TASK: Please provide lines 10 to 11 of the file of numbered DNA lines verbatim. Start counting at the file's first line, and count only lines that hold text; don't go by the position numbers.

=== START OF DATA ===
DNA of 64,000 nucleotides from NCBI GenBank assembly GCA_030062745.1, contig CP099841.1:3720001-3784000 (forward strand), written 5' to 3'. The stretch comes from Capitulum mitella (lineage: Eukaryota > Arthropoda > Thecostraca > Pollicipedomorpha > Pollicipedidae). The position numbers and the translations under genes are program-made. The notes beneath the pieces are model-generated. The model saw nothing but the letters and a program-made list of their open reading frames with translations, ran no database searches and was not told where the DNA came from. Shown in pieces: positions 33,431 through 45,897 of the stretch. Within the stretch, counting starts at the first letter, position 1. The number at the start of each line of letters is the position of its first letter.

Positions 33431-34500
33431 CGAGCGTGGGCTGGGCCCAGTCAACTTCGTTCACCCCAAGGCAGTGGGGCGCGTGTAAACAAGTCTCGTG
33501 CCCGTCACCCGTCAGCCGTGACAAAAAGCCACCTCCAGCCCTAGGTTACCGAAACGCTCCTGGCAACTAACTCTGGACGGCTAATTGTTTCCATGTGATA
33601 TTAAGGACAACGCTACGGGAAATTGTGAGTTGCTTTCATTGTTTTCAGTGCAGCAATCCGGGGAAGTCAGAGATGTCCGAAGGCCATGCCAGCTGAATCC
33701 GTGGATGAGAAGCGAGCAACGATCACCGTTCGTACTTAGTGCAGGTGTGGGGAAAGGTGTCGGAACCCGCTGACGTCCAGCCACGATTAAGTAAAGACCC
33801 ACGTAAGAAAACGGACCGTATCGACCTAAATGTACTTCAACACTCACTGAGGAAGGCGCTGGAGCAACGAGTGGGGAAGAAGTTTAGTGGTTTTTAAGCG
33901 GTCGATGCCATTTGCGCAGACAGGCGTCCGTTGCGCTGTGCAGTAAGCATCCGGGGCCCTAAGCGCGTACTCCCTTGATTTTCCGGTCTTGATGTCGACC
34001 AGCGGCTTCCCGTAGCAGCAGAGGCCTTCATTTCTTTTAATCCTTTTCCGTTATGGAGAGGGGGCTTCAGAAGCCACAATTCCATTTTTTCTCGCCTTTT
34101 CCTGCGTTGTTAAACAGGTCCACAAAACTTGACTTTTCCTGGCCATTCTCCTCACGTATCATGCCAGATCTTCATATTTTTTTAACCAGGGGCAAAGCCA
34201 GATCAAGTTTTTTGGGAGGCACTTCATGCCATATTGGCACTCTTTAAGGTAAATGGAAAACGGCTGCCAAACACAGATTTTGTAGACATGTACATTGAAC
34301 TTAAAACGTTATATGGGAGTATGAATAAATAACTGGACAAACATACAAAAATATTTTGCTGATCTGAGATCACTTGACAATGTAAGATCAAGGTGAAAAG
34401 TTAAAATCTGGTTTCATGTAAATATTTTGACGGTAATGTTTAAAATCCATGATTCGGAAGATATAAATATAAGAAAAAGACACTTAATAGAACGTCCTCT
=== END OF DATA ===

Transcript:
34101 CCTGCGTTGTTAAACAGGTCCACAAAACTTGACTTTTCCTGGCCATTCTCCTCACGTATCATGCCAGATCTTCATATTTTTTTAACCAGGGGCAAAGCCA
34201 GATCAAGTTTTTTGGGAGGCACTTCATGCCATATTGGCACTCTTTAAGGTAAATGGAAAACGGCTGCCAAACACAGATTTTGTAGACATGTACATTGAAC